A reader emailed to inquire about cross-quarter days as mentioned in the February Maine Skies. The year is divided up into two solstices and two equinoxes. The winter solstice, Dec. 21 in 2012, is when the sun is at its farthest point south of the equator, while the summer solstice, June 20, is when it is at its northernmost point. The spring, or vernal equinox, the point at which the sun crosses the equator into the northern hemisphere, is March 20, while the reverse crossing, the fall or autumnal equinox, will take place on Sept. 22. The halfway point between a solstice and equinox is called a cross-quarter day. These are Candlemas or Groundhog Day on Feb. 2, Beltane or May Day on May 1, Lammas on August 1, and All Souls’ Day or Halloween on Oct. 31. The cross-quarter days held great significance to pagan religions and the very early Christian church.
Focus on the planets
Fred Schaaf in Sky & Telescope magazine reports that six of the brightest objects in the sky are visible in the night sky about 45 minutes after sunset. These are the moon, Mercury, Venus, Jupiter, Mars and Sirius.
Mercury lies low in the west at sunset and offers the best opportunity to view the innermost planet this year. Start early, for Mercury will fade quickly and disappear from view by mid-March.
Venus is high in the west at sunset and is the brightest object in the sky other than the moon. On March 26 it is reported that Venus will reach its highest point in the sky for its entire 8-year cycle.
Mars shines brightly in the east about an hour after sunset. On March 7, the Red Planet lies just to the upper left of the moon.
Jupiter makes up the other half of the duo, along with Venus, in the west after sunset. Watch as the two move together for a spectacular conjunction on March 15. Features such as the Jovian belts and the four moons will be on display.
Saturn rises in the southeast about midnight and is up for the remainder of the night. The rings are still open although narrowing from last month and its major moon, Titan, is on display as it makes two orbits about the planet in March.
Uranus is to the upper left of Mercury as March opens but will very difficult to spot as it is setting almost as the sun comes up. Neptune is totally lost in the sun’s glare this month.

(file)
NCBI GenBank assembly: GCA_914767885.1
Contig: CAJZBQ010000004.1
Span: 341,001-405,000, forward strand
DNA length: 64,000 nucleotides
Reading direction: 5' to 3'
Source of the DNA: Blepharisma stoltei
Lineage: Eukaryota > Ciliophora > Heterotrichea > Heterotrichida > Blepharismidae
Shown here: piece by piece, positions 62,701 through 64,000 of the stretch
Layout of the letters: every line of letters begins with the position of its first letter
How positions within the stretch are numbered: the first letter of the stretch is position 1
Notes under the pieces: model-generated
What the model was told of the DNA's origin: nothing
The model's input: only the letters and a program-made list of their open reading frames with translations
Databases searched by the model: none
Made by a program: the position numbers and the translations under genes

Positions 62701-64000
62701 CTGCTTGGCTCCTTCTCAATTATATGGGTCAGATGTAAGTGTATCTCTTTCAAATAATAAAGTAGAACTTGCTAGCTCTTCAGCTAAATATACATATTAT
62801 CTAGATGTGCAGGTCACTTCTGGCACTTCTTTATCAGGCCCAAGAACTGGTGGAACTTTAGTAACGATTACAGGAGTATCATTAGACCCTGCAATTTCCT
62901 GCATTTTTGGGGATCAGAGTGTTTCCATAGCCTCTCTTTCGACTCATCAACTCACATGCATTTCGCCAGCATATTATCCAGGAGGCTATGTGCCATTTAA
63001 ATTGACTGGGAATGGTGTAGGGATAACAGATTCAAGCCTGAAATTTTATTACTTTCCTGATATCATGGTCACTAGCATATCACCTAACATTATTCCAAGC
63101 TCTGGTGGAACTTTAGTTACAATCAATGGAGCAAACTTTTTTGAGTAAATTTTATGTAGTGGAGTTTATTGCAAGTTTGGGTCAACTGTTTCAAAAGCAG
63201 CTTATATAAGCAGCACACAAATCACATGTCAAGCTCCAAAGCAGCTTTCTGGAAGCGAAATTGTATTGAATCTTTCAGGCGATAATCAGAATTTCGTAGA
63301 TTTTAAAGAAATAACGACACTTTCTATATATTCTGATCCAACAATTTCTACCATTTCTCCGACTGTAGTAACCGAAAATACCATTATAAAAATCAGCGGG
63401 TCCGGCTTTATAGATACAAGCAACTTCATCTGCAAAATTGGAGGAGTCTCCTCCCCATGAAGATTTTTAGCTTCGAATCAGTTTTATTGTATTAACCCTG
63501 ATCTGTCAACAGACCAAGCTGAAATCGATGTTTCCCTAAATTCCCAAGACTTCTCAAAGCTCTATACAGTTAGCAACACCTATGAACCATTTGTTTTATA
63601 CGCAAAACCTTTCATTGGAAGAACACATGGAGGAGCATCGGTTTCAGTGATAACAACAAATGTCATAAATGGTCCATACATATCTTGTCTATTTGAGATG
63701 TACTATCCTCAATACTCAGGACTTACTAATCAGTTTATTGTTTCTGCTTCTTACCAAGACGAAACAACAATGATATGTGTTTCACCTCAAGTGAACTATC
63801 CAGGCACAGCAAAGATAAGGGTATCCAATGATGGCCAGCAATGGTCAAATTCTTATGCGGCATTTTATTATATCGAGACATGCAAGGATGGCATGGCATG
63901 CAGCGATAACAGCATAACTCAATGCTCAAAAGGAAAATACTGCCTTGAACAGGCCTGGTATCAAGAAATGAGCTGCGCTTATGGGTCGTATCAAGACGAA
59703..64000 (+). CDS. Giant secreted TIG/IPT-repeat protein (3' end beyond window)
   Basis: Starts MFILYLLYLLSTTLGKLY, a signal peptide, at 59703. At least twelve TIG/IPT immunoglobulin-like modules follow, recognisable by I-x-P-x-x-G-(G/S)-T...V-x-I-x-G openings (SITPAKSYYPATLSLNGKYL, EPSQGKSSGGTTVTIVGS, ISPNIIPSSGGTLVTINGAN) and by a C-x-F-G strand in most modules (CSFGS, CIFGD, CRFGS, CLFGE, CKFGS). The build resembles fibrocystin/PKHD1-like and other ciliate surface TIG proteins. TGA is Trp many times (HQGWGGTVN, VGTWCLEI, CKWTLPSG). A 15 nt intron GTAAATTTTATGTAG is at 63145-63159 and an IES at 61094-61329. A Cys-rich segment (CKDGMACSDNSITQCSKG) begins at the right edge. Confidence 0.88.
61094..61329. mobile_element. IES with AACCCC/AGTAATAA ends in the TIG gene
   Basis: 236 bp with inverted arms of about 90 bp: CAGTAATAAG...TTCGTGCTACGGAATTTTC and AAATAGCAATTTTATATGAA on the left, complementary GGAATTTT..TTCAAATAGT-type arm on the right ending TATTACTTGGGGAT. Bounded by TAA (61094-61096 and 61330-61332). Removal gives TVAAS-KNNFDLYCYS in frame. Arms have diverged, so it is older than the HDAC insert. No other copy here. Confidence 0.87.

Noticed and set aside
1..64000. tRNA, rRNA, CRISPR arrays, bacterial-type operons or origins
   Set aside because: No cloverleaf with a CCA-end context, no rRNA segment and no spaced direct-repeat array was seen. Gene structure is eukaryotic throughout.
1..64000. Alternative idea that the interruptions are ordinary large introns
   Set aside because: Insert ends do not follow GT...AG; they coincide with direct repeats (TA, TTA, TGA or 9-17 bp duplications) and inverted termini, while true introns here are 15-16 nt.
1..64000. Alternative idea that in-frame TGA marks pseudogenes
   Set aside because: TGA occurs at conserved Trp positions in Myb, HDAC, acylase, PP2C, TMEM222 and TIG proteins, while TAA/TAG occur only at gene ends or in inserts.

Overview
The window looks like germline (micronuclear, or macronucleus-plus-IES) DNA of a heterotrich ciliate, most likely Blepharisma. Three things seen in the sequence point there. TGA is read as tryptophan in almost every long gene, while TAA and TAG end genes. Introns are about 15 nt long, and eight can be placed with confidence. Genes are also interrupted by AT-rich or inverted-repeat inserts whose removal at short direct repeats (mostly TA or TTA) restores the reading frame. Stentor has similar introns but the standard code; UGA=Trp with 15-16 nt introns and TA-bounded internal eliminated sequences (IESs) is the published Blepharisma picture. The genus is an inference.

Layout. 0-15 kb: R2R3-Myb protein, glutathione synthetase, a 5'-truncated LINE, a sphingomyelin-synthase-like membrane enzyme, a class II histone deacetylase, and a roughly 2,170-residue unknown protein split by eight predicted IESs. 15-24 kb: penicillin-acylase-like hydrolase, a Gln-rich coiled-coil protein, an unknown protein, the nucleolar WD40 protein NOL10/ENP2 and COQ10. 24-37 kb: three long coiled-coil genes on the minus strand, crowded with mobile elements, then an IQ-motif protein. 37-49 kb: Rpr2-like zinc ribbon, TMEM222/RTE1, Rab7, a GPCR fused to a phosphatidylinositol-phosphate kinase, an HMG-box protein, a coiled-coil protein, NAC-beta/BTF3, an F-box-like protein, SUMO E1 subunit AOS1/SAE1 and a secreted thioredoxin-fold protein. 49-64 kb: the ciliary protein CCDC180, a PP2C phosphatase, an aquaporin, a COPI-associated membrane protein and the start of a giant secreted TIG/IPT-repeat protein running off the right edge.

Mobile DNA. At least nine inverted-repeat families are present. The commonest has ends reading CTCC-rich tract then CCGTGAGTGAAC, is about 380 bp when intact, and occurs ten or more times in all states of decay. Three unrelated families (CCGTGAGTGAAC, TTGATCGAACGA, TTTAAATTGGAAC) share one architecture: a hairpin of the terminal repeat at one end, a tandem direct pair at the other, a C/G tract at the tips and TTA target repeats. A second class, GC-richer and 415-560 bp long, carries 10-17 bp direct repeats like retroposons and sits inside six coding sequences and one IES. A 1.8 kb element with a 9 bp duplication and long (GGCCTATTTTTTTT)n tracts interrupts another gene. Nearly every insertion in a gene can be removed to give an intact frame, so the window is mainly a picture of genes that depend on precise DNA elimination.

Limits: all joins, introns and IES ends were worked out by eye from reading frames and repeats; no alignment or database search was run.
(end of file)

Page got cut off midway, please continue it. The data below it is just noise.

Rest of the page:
1: Sunrise, 6:14 a.m.; sunset, 5:22 p.m. Moon in first quarter, 8:22 p.m.
7: Look for Mars to the upper left of the nearly full moon tonight.
8: Full moon, 4:41 a.m. The full moon of March is called variously the Worm Moon, Crow Moon, Sap Moon or Lenten Moon.
10: The moon is at perigee, or nearest approach to Earth, today. The combination of perigee and a nearly full moon can lead to abnormally high tides.
11: This is the second Sunday in March and time to change your clocks ahead by one hour as the nation shifts to Daylight Saving Time. The sun enters Pisces on the ecliptic.
12: Look for Jupiter and Venus side by side in the western sky an hour after sunset. Watch the two planets come together for a close conjunction on March 15.
15: The Ides of March. A bad day for Julius Caesar. Moon in last quarter, 9:26 p.m.
17: St. Patrick’s Day. Tradition has it that this is the time to plant your peas.
20: Spring or vernal equinox, 1:13 a.m. This is the point where the sun crosses the equator into the northern hemisphere. The sun enters the astrological sign of Aries at the equinox, although astronomically it is still in Pisces.
22: New moon, 10:38 a.m.
25: A thin crescent moon is just to the upper right of Jupiter on the western horizon after dark. Venus blazes just above.
26: The moon is at apogee, or farthest distance from Earth, today.
30: Moon in first quarter, 3:41 p.m.
31: Sunrise, 6:19 a.m.; sunset, 7:01 p.m.
Send astronomical queries to Clair Wood at firstname.lastname@example.org or care of the Bangor Daily News, Style Desk, P.O. Box 1329, Bangor 04402.